Economics is not an exact science. It consists merely of laws of probability. The most prudent investor is one who pursues only a general course of action which is normally right and who avoids acts and policies which are normally wrong. - L. L. B. Angus.
The trick is to figure out “what is normally right” and “what is normally wrong.” For example, I have received several calls and e-mails about what to do with 2004 harvested wheat that is still in storage and about pricing 2005 harvested wheat.
Since I do not know what wheat prices will do or what the June 20, 2005, wheat price will be, I listen to the producer and try to figure out what they want to do and what fits best with their situation. This requires obtaining information about their farm and business goals. Both psychological and emotional issues must be considered.
If I do not think that what they want to do will have disastrous results, I normally agree with the plan. If I think that the plan is flawed, I try to get them to evaluate alternatives and modify the plan.
Since last October, I have been predicting that the central Oklahoma and Texas Panhandle June 20 wheat price will be $2.60. I felt relatively confident about this prediction between late January and mid- February when the KCBT July wheat contract was near $3.05 and the basis offer was a minus offer ($3.05 - $0.40 = $2.65).
Now the KCBT July wheat contract price is $3.62 and the forward contract price is about $3.22. Should a producer sell wheat in storage or forward contract for harvest delivery or buy a put option contract?
We know that 2004/05 U.S. wheat ending stocks will be about 550 million bushels compared to 546 million bushels last year and 491 million bushels in 2002/03. The national marketing-year average prices were $3.56 in 2002/03, $3.40 in 2003/04 and are projected to be $3.40 in 2004/05. This indicates that 2005/06 marketing-year average wheat prices may be about the same as in 2002/03, 2003/04 and 2004/05.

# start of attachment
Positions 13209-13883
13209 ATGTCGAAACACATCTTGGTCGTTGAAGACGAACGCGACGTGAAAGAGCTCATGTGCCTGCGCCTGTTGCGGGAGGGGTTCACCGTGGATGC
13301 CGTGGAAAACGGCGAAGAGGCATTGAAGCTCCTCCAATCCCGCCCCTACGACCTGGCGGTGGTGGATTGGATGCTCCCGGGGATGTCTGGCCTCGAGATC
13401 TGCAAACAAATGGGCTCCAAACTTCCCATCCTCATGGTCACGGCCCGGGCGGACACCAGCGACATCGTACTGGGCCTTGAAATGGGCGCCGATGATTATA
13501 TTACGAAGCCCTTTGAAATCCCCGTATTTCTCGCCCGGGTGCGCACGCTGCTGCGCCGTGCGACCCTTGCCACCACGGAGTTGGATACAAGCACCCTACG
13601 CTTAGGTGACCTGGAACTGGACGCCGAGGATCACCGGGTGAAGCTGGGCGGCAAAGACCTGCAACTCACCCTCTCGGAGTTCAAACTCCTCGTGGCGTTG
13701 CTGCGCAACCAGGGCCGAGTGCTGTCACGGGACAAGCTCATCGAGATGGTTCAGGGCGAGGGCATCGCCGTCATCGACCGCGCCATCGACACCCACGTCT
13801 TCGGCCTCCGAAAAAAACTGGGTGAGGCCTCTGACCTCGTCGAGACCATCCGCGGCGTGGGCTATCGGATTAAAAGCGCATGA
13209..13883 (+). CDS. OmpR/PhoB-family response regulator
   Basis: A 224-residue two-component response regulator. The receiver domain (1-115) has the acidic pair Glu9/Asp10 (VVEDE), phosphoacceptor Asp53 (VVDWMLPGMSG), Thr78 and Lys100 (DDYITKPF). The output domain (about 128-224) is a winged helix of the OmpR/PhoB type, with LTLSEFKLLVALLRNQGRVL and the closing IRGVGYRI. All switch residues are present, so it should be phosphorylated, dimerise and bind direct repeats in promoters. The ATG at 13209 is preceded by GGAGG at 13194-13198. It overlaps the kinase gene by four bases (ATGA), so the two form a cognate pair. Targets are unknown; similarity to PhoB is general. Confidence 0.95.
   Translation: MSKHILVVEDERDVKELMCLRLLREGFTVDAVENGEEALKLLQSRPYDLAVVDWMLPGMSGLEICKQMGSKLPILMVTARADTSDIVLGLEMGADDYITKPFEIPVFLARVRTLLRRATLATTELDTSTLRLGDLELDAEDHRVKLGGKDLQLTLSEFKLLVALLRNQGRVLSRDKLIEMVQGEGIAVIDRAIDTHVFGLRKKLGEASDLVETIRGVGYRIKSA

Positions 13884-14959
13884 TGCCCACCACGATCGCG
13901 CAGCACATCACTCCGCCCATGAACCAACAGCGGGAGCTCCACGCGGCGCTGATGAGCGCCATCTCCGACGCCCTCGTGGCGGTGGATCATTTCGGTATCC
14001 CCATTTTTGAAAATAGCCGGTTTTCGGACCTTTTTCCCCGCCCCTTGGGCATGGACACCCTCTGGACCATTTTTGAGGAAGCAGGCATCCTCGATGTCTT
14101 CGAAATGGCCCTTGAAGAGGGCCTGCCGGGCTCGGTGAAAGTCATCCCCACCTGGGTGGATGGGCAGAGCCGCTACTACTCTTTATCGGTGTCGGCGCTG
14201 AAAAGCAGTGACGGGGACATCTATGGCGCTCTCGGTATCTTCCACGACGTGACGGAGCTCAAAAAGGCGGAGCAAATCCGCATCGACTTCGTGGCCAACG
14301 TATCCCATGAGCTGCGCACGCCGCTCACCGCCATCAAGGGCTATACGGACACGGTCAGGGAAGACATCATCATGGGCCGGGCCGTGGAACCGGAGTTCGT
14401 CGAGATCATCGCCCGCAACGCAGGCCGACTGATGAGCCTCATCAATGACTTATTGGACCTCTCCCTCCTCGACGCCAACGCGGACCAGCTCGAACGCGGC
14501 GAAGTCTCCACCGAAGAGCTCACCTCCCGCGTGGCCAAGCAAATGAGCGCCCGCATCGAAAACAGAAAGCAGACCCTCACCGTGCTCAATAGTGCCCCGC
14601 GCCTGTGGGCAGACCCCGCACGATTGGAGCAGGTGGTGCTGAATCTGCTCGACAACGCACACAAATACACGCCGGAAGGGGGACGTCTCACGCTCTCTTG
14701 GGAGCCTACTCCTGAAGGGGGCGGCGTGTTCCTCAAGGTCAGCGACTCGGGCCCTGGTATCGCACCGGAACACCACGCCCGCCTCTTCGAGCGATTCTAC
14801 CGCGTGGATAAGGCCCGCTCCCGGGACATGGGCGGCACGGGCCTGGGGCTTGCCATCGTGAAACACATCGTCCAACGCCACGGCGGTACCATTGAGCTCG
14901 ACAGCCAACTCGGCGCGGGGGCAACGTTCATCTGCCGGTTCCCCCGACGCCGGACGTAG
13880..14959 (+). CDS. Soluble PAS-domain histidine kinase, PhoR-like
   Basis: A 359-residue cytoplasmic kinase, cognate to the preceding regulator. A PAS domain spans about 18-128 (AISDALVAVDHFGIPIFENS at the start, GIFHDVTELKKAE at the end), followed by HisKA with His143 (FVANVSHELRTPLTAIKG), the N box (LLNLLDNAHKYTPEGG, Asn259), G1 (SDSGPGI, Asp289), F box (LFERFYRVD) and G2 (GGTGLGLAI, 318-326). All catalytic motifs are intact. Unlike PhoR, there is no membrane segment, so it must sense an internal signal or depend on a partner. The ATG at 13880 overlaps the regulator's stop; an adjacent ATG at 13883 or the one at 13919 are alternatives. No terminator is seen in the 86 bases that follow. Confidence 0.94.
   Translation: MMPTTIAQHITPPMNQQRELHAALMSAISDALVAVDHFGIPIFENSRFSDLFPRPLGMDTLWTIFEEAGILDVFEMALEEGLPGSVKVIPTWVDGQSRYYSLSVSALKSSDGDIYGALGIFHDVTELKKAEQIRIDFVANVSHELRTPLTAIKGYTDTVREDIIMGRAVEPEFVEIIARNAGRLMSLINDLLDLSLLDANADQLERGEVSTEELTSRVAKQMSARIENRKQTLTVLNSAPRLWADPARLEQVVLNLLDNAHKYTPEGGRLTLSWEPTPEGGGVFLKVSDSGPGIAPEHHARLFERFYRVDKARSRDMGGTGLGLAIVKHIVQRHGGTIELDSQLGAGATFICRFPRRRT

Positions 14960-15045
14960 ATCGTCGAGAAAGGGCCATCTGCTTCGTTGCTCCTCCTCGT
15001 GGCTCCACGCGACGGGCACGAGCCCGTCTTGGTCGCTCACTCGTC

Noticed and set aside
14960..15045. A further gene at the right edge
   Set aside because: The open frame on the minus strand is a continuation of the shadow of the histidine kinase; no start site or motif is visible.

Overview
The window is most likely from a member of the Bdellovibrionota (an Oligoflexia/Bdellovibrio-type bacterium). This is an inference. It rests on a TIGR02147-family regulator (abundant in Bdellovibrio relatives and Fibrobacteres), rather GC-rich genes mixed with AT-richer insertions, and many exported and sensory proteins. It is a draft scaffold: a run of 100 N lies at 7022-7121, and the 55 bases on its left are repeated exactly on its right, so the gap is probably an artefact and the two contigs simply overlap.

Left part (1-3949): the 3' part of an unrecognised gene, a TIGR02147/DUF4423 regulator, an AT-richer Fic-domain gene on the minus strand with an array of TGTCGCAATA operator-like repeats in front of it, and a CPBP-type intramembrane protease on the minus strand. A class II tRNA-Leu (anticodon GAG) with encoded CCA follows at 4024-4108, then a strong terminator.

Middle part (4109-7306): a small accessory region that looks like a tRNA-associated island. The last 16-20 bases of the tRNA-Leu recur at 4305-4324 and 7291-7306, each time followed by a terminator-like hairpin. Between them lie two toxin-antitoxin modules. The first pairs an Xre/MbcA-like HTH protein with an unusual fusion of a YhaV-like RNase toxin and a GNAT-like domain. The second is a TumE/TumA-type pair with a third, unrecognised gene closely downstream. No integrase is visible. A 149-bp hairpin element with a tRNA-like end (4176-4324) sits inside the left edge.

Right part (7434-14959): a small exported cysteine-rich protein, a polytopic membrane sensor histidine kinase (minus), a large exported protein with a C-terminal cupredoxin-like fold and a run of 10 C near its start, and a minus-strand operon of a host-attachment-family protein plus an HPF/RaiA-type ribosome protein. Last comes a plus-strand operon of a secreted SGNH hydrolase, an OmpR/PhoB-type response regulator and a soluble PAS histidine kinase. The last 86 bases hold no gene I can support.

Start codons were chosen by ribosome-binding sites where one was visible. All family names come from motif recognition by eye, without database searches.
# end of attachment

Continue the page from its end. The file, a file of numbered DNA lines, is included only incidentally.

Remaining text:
While the average annual prices were about the same, there were differences in harvest prices and price trends. The average June prices for Oklahoma and the Texas Panhandle were $2.91 in 2002, $2.82 in 2003 and $3.47 in 2004. In 2002/03, the monthly average price peaked in October at $4.51. In 2003/04, the monthly average price peaked in January at $3.80. And in 2004/05, the average monthly price was the highest in June at $3.47. The monthly average November 2004 price was $3.42.
United States wheat production only averages about 10 percent of world wheat production. World wheat production and ending stocks may have a major impact on U.S. wheat prices.
World wheat ending stocks are projected to be 5.4 billion bushels compared to 4.8 billion bushels last year (2003/04) and 6.2 billion bushels in 2002/03. Relatively low world wheat ending stocks last year (4.8 billion bushels) could have supported the average June wheat prices.
World ending stocks above last year and below 2002/04 and U.S. stocks about the same as last year imply that the harvest price should be below June 2004 ($3.47) and above June 2003 ($2.82). How much above $2.82 or below $3.47 will depend on the size of the U.S. winter wheat crop and expectations for foreign wheat production.
These numbers imply that it would be “normally right” to sell wheat that is in storage and that the odds are about 50/50 on forward contracting or hedging 2005 wheat.
The KCBT July wheat contract price is about $3.60. Using a minus 40-cent basis, the market is offering $3.20 for June delivered wheat.
The current cash price is about $3.40. The market believes that cash prices will fall about 20 cents between now and harvest.
Research has shown that writing down a marketing plan increases that odds that the decisions made will be normally right. Not having a written marketing plan increases the odds that the decisions will be normally wrong.